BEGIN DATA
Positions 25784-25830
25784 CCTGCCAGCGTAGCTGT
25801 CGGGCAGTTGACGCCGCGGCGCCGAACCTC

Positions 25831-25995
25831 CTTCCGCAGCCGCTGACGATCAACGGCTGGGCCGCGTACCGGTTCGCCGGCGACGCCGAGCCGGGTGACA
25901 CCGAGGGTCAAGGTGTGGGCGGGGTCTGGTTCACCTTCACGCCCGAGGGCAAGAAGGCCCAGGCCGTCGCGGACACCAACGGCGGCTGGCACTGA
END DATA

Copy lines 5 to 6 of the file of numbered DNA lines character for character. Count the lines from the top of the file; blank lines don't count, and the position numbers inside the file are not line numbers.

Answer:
25831 CTTCCGCAGCCGCTGACGATCAACGGCTGGGCCGCGTACCGGTTCGCCGGCGACGCCGAGCCGGGTGACA
25901 CCGAGGGTCAAGGTGTGGGCGGGGTCTGGTTCACCTTCACGCCCGAGGGCAAGAAGGCCCAGGCCGTCGCGGACACCAACGGCGGCTGGCACTGA